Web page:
No of course the medication would not cause PERMANENT changes, after cessation, few do! Why would we even want that? An increased concentration of substrate, in this case testosterone (while on cycle), would cause increased activity in aromatase. Exemestane would decrease this activity and allow the body to re-regulate itself based on current levels of available substrate, along with the other factors, noted in a previous post.

[quote]Droogan Leader wrote:
Thanks for the excellent, informative responses so far guys. A lot of the facts and theories posted are still WAY over my head, but I think I get the gist of the answer to my original question. So, with a proper PCT executed, once (and if I read what some wrote correctly) hormone levels return to pre-AAS cycle levels, the partitioning of nutrients that would go towards anabolism within muscles primarily while using gear, go back to how the body previously operated (which includes fat storage tendencies and distribution patterns).

PLEASE correct me if I am wrong. Lots of good stuff here![/quote]

There are a lot of variables at play determining fat/protein ‘storage’ post cycle.

For example, in a healthy male with a fully functioning and ‘strong’ HPTA, once they come off and recover from the suppression, they can expect that the muscle mass gained on cycle to help to maintain a lower fat physique, due to the metabolism of the tissue. As long as full effort is applied to maintain it.

The body has a distinct desire for 1) Homeostasis and 2) Energy efficiency. Homeostasis is a baseline natural steady state, and if one changes their body too fast in too short a timeframe, then the body will attempt to restore to its former condition harder than if slow steady gains are made - which leads on to the second point; energy efficiency. Muscle is metabolic and consumes calories at complete rest, so if this muscle is not deemed ‘necessary’ by the body, then it will catabolise it to a) use the muscle as energy to reduce the need for feeding - possibly storing the converted aminos to glucose as fat, and b) reduce the bodies metabolic rate, making it more efficient at running on a lower amount of calories.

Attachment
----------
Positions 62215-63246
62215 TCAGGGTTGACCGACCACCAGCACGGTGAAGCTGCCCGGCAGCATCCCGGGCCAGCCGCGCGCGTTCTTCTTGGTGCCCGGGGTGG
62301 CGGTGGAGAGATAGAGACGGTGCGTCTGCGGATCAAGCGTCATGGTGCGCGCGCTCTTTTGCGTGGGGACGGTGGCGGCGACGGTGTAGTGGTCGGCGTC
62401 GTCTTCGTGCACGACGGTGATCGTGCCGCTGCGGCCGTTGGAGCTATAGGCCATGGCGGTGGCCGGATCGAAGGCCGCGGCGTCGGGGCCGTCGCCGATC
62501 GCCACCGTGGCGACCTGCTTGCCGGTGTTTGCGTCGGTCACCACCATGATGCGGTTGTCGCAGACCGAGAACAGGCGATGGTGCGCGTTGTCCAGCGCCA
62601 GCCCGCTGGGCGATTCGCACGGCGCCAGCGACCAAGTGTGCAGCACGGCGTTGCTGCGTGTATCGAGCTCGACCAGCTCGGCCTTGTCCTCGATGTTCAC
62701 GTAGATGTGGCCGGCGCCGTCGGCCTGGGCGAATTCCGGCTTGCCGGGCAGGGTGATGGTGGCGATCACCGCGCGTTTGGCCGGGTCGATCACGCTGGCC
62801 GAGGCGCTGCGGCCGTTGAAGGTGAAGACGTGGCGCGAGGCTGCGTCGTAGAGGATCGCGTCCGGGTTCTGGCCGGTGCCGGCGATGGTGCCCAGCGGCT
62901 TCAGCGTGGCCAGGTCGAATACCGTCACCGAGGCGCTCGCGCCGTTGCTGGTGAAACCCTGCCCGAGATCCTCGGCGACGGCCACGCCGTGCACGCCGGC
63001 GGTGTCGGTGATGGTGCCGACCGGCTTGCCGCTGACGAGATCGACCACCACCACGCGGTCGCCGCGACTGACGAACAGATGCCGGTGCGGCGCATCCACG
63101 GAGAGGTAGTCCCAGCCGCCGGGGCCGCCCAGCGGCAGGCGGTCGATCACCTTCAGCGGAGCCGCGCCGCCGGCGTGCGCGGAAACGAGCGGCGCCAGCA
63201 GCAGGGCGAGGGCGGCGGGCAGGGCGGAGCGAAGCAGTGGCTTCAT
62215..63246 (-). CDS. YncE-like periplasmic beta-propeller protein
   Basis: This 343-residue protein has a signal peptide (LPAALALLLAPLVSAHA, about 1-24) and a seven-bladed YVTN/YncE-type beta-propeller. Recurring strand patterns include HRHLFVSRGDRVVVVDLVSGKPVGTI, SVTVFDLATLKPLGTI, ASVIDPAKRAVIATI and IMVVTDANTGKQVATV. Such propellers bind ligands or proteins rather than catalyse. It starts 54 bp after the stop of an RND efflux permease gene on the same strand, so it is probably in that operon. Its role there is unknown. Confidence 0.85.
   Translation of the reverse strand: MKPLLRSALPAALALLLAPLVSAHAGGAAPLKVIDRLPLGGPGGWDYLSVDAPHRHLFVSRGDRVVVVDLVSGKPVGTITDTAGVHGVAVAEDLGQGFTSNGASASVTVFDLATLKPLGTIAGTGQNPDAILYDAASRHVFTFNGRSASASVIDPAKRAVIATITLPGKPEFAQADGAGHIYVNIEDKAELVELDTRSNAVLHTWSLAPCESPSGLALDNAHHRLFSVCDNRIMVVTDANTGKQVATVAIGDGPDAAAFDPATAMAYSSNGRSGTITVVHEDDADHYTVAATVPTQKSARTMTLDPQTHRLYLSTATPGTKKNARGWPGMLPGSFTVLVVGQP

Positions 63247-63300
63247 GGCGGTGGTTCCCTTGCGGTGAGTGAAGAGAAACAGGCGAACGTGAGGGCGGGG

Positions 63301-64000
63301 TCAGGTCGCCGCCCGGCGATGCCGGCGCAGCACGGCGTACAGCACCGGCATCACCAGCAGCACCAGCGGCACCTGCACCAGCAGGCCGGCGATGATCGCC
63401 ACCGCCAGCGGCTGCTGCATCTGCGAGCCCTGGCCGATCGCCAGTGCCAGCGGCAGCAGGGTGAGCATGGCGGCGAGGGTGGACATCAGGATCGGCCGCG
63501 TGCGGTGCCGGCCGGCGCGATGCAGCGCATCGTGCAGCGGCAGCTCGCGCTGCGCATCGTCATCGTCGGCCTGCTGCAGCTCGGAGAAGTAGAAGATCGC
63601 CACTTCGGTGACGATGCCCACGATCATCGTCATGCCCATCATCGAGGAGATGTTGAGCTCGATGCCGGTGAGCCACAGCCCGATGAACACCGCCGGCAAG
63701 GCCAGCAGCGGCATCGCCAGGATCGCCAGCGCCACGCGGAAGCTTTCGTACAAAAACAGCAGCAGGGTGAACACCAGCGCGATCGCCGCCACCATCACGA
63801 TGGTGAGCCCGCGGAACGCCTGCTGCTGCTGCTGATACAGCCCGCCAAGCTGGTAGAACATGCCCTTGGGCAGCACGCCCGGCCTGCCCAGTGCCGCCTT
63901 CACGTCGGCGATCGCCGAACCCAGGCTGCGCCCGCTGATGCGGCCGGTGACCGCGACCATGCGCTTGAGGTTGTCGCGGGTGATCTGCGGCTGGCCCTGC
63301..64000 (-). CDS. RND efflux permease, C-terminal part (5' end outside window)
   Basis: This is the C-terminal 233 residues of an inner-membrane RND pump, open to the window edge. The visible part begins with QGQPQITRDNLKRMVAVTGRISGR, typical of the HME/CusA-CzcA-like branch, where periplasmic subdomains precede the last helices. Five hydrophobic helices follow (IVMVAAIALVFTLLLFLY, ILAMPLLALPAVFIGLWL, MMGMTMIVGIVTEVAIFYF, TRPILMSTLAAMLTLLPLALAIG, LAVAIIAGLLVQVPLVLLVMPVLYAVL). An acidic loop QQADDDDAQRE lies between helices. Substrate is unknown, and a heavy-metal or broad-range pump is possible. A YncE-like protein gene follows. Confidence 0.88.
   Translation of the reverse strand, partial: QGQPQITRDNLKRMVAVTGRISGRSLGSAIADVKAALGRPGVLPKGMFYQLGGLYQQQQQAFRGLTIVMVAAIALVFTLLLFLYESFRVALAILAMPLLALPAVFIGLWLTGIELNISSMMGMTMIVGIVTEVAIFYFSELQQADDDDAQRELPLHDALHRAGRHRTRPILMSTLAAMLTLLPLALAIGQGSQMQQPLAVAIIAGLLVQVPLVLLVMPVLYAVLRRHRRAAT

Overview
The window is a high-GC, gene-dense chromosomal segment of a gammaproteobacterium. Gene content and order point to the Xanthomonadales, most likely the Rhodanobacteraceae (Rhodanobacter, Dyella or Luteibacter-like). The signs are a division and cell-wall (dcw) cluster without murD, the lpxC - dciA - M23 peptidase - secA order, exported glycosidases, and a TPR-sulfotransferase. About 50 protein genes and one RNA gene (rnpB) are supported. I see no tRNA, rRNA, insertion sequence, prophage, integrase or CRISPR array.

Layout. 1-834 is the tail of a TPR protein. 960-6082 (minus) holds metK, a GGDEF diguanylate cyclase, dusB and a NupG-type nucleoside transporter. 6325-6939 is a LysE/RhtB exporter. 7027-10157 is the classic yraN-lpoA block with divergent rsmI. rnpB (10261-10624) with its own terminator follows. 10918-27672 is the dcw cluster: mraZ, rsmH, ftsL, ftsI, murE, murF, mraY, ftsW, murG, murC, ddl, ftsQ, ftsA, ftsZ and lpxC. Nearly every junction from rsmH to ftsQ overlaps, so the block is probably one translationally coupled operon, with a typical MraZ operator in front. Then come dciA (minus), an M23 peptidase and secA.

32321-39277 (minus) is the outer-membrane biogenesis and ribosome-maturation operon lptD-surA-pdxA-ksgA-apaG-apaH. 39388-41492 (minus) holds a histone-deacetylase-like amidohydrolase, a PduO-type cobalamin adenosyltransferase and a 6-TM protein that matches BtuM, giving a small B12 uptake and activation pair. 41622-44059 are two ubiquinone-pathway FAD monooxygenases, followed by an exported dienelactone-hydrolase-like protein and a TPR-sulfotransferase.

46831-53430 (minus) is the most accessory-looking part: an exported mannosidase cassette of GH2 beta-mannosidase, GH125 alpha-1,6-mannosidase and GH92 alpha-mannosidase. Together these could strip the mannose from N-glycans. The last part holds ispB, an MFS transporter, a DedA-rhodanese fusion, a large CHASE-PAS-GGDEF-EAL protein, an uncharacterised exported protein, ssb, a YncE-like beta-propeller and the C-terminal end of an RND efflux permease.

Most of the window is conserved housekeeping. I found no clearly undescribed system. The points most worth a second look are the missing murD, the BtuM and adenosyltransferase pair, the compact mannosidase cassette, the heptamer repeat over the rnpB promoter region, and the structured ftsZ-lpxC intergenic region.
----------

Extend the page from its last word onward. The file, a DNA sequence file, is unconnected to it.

This is the main problem of the bodybuilder, not just gaining muscle but ensuring that the body becomes ‘used’ to it, this is achieved by regular lifting of weights relative to the size of the muscle in you personally (which is difficult post cycle as often strength decreases), adequate calories to feed the metabolism and time at the weight gained.

Diet and training are going to massively help the maintenance of the new muscle/composition.

On the other hand, one may have a PCT that either wasnt effective in restoring the HPTA, due to either lack of effort/knowledge or a HPTA that simply wont restore to its former operation (which can happen to anyone - and the ability of the HPTA or any one of its 3 components to recover post shutdown is genetic and cannot be judged beforehand other than the possibility of a low test level to begin with), making the maintenance of the gains really quite hard… if not impossible.

Plus if estrogen is not controlled, when the exogenous test levels drop estrogen will become the dominant hormone. This will lead to further suppression of the HPTA, and visual physical estrogenic effects.

There is more but this post is too long and cutting into my day too much! I need to train this morning…

Brook

[quote] Brook wrote:
Droogan Leader wrote:
the partitioning of nutrients that would go towards anabolism within muscles primarily while using gear, go back to how the body previously operated (which includes fat storage tendencies and distribution patterns).

PLEASE correct me if I am wrong. Lots of good stuff here!

There are a lot of variables at play determining fat/protein ‘storage’ post cycle.

For example, in a healthy male with a fully functioning and ‘strong’ HPTA, once they come off and recover from the suppression, they can expect that the muscle mass gained on cycle to help to maintain a lower fat physique, due to the metabolism of the tissue. As long as full effort is applied to maintain it.

Diet and training are going to massively help the maintenance of the new muscle/composition.

Brook[/quote]

To answer the OP, estrogen and testosterone are the dominant hormones effecting fat distribution. This is because estrogen lowers the lipolytic response in subQ fat depot by increasing the number of antilipolytic 2A-adrenergic receptors, whereas estrogen seems not to affect lipolysis in adipocytes from the intraabdominal fat depot.Estrogen Receptor-alpha, also plays a role in regulating food intake and energy expenditure which (may) affect body composition.

Testosterone, on the other hand stimulates catecholamine-induced lipolysis by increasing the number of beta-adrenoceptors as well as the activity of adenylate cyclase. Anecdotal evidence would also suggest that it increases insulin sensitivity; atleast in IDDM patients. There are also the indirect effects of T on body composition via, increased muscle mass, nitrogen retention, and metabolic demand.